The Reluctant Boss
As someone with aspirations for the corner office (hi!), I’m immensely interested in the day-to-day life of CEOs. I’m passionate about working on the business, which I’ve come to appreciate is a rare skill. Yet, the more I learn, the more I worry that I don’t have everything required to be the very public face of a company. According to the WSJ, I might not be alone in my hesitation:
I posit that a reluctant boss is likely in the role for all the right reasons. They’ve been encouraged (pushed) to take the job based on their performance, rather than their personal relationships or personality. Charisma only gets a CEO so far, as he or she needs to be focused on the business, rather than in external facing roles.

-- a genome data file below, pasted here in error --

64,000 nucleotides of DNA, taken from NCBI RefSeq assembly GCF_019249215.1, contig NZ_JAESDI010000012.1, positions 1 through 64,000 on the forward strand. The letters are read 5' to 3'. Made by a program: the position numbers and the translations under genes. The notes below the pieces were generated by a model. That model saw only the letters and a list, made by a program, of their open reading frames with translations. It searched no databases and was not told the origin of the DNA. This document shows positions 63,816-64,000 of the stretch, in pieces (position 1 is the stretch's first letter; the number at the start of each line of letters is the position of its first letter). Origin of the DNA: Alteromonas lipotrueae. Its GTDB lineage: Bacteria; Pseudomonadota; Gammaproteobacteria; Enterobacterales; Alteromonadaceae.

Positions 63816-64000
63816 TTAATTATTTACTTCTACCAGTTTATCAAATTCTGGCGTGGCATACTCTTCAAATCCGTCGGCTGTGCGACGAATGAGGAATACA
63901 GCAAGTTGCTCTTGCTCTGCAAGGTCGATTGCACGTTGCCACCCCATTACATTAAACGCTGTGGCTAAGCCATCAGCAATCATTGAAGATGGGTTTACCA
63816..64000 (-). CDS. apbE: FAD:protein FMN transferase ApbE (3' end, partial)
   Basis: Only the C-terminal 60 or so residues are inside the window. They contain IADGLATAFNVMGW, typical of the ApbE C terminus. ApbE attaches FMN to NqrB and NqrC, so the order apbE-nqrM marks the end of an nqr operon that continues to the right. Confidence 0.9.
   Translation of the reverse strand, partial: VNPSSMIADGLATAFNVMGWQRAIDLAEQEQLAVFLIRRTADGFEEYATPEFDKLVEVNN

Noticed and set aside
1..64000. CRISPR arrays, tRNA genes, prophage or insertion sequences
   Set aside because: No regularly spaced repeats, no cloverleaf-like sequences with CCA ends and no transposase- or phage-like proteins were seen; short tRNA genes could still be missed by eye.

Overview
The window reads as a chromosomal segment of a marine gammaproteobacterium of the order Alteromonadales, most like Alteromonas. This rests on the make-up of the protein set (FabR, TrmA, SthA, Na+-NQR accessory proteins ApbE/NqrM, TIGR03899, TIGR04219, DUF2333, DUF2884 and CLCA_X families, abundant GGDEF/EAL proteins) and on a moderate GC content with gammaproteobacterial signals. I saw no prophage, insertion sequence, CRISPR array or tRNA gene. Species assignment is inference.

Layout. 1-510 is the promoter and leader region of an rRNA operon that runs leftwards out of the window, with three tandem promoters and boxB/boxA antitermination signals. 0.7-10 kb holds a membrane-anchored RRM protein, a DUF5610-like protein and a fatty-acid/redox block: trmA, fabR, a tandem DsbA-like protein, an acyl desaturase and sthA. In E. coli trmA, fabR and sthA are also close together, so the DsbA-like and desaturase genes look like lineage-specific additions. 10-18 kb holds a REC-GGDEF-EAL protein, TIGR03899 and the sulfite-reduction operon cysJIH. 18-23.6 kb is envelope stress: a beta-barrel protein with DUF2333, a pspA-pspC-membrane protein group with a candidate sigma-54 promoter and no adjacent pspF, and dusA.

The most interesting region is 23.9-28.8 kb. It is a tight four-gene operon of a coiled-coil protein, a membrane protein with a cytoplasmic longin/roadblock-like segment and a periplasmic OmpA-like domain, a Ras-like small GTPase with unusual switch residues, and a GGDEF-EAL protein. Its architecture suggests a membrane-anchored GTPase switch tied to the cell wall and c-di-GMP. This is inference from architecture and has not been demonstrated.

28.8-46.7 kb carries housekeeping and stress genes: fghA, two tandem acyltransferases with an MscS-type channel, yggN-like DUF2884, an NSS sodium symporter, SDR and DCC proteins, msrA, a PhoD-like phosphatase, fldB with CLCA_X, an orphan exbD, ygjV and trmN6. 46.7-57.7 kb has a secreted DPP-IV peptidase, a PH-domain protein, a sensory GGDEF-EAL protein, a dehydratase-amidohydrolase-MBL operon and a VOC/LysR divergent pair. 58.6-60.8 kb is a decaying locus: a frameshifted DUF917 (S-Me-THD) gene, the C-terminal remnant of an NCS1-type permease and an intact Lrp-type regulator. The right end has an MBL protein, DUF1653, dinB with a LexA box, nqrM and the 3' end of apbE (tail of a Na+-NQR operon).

I’ve worked very closed with CEOs since the beginning of my career and one consistent trait is that they do their best work when they get to focus on what they enjoy. Not earth-shattering, but important to keep in mind when considering a high performing individual from a discrete functional area for the top job. It’s important to look under the hood to see what made that marketing exec so successful: did she get the best out of her team? Or was she driving the day-to-day operations with gusto? Did she drive collaboration or steam-roll her way to implementing her great ideas?
The job of CEO is extraordinarily difficult. The WSJ goes on:
I might add: let’s also shine a spotlight on the non-charismatic leaders among us, the quiet heroes who shun all capes. The just might coax a few more wallflowers into the too-empty pipeline.